Things are looking up for Ant-Man! But then again, he IS only four inches tall… Your Major Spoilers review of Ant-Man #1 from Marvel Comics awaits!
Writer: Zeb Wells
Artist: Dylan Burnett
Colorist: Mike Spicer
Letterer: VC’s Cory Petit
Editor: Darren Shan
Publisher: Marvel Comics
Cover Price: $3.99
Release Date: February 5, 2020
Previously in Ant-Man: Scott Lang is back and doing better than ever! Er, at least according to him, but his daughter, Stinger, and the anthill he’s living in say otherwise. Desperate to raise his daughter’s opinion of him, Scott takes a job from local beekeepers only to uncover a global conspiracy that could topple the world order! No time to call the Avengers, this sounds like a job for – ANT-MAN!
ANT-MAN… *AND STINGER!*
Things have not been going well for Scott Lang. Having moved to Florida to be closer to his daughter Cassie (aka his partner, the mighty Stinger), Scott has lost his job and his apartment, forcing him to live in an anthill in a stranger’s yard. As this issue opens, though, he’s tracking down an AIM operation in the Everglades that’s trying to “weaponize addiction” against the masses for profit. It’s a successful bust, though a little bit awkward, as his daughter throws an F-bomb, leading to an argument about appropriateness that feels really condescending from Scott. Cassie, for her part, is both an experienced hero and a teenager, leading to exasperation. When a woman arrives to offer him a paying gig soon after, Cassie refuses to go along, leaving Scott to cross the state and investigate missing bees all his own. What he finds is Swarm, the freaky former N*zi made of bees, who has been calling hive after hive to bolster his own power. Ant-Man convinves the bees to fight for him, quickly overwhelming Swarm and depleting his stash of insects, only to find that he was never the REAL threat at all…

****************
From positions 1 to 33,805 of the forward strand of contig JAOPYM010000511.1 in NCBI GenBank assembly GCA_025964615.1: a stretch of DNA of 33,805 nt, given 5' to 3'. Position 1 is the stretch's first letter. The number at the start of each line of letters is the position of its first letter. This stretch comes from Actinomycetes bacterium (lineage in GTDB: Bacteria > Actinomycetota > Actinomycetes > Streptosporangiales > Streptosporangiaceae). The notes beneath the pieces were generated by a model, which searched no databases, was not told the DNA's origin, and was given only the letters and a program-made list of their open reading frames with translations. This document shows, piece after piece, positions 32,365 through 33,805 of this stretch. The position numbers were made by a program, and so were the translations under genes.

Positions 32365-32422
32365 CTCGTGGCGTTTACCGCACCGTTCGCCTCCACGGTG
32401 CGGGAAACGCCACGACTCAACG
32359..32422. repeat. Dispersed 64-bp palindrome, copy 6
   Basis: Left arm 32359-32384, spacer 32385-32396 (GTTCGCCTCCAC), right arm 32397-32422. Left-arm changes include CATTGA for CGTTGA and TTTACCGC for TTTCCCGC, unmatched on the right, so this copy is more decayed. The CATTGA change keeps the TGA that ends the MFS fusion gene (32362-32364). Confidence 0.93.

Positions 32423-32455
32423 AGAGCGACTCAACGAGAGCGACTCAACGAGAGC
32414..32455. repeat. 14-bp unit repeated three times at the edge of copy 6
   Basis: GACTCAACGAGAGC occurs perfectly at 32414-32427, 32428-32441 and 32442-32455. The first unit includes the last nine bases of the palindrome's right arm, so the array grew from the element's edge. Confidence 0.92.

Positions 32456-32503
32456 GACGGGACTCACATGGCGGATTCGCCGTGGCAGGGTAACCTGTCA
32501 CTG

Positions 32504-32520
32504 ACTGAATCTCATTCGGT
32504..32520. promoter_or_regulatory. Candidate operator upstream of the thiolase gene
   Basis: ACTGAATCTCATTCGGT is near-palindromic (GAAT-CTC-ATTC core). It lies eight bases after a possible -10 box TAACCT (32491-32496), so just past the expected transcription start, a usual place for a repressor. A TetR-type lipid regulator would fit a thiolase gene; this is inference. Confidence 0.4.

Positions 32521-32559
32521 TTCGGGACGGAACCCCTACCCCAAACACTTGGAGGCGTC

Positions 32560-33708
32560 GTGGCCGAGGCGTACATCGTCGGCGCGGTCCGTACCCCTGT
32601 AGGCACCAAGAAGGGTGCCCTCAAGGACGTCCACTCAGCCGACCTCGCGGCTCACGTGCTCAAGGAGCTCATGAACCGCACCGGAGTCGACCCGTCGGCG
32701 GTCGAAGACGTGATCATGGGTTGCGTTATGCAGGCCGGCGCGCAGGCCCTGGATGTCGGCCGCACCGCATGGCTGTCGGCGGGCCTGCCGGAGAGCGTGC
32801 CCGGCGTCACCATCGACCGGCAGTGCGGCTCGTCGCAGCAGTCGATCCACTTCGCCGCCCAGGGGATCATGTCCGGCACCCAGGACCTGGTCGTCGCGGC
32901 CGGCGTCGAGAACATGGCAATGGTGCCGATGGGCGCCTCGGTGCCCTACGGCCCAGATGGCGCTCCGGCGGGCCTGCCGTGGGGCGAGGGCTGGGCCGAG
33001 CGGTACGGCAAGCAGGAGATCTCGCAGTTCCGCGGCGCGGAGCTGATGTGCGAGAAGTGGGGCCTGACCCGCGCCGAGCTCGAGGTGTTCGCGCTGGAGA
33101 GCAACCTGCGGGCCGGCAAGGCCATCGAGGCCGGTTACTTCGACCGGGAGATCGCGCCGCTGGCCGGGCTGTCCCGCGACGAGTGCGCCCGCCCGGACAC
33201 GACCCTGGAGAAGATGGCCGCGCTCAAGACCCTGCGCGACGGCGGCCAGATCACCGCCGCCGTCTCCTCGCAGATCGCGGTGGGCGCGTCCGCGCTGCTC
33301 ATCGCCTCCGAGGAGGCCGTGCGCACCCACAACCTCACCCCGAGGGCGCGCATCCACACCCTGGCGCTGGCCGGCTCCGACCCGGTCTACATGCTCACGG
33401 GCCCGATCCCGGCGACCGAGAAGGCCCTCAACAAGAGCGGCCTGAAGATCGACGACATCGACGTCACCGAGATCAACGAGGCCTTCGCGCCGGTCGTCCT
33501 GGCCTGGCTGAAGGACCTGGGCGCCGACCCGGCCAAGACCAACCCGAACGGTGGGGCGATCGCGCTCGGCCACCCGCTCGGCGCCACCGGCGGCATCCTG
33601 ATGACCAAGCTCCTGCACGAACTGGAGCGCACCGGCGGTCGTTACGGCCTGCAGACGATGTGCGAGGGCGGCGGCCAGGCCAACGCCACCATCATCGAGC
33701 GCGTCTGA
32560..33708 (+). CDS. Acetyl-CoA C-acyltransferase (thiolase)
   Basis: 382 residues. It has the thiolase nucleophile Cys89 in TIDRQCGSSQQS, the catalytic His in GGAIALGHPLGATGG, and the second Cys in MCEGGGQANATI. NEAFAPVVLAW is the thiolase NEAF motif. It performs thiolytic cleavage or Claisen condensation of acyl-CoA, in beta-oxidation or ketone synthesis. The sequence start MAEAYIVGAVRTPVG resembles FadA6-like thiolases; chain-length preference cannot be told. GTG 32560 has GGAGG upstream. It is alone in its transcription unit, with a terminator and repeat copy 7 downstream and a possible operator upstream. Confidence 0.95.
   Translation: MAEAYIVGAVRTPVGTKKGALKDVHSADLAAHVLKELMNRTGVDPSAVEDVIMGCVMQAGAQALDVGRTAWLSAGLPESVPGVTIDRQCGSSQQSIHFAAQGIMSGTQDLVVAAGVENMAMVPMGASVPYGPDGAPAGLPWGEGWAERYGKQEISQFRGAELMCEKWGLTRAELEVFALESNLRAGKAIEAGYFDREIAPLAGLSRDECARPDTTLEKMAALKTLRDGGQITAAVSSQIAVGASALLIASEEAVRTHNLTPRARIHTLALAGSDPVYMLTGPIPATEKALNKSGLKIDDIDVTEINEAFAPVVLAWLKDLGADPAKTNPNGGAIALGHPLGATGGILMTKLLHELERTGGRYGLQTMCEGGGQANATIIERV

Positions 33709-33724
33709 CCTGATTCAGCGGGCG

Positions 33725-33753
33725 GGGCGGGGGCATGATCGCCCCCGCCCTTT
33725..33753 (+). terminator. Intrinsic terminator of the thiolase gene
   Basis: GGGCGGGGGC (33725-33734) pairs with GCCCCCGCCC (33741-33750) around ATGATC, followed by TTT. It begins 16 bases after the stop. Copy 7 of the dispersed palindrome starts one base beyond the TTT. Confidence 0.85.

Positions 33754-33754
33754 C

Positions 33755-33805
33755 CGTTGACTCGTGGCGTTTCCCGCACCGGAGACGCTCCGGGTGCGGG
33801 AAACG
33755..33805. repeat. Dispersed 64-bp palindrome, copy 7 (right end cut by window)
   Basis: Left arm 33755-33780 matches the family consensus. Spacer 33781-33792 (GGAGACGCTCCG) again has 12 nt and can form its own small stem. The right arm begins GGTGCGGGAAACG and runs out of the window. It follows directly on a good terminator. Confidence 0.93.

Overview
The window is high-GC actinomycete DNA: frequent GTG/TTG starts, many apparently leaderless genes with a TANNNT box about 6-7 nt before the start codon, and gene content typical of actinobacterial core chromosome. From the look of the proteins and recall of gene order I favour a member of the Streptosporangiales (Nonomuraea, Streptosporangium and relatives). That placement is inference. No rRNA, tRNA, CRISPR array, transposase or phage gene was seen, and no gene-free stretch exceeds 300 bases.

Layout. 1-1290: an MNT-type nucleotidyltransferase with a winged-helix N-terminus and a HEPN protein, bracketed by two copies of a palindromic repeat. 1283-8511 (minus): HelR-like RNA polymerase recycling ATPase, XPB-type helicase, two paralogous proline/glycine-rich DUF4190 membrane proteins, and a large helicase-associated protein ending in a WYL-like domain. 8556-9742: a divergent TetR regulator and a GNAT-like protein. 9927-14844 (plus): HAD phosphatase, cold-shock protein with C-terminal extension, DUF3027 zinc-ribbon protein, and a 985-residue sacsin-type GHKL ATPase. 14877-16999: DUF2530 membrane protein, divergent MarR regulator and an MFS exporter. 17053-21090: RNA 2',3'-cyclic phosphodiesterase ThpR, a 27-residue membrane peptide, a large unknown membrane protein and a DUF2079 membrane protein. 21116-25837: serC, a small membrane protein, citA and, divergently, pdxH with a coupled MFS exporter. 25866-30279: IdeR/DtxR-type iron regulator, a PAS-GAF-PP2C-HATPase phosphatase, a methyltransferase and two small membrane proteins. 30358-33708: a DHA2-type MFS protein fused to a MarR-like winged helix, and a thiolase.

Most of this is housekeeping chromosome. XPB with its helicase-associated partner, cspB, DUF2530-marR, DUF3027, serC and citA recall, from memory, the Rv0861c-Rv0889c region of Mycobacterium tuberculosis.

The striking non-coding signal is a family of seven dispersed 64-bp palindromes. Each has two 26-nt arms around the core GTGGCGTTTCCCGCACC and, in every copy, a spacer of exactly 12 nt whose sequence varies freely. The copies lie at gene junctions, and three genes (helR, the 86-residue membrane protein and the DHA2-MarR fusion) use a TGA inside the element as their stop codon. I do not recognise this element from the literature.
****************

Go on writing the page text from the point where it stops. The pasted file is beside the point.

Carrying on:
There’s a lot to like in this issue, from Ant-Man and Stinger effortlessly going giant to Scott’s displeasure at having to take such a paltry job after saving the universe with the Guardians of the Galaxy and stopping an Asgardian war, but there’s a lot of energy expended on underlining just what a burnout loser Ant-Man has become, and it feels like it tries too hard. The battle with Swarm shows him to be capable, if self-effacing, and most of the heroic moments here work just fine, in spite of the hammering on just how lame our hero is. I like Dylan Burnett’s take on the costumes and helmets of the insectoid duo, but his facial expressions are all remarkably over-exaggerated and cartoony, which serves as a visual version of the story concerns: There’s a disbalance between depictions of Ant-Man and Scott Lang. I’m sure it was intentional, to try and contrast the two sides of his life, but like the over-focus on loserhood (one of his ants tells him that she’s sorry that she vouched for him to get him room to stay in the hive) it plays a little too broad.
BOTTOM LINE: NOT BAD, BUT A LITTLE OFF-PUTTING
All in all, Ant-Man #1 has some clever story moments and an interesting (you should excuse the expression) antagonist, but there are some execution problems that overpower the good parts a little, leaving this debut issue with a still-better-than-average 3 out of 5 stars overall. As first chapters go, it’s a little underwhelming, but the final page reveal makes me think that the remaining four issues have interesting places to go, so I’ll be watching out for #2 in a few weeks.
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I'm not sure I like Scott being THIS much of a jerk, but it's a charming issue with some not bad art and a surprise ending... Not bad.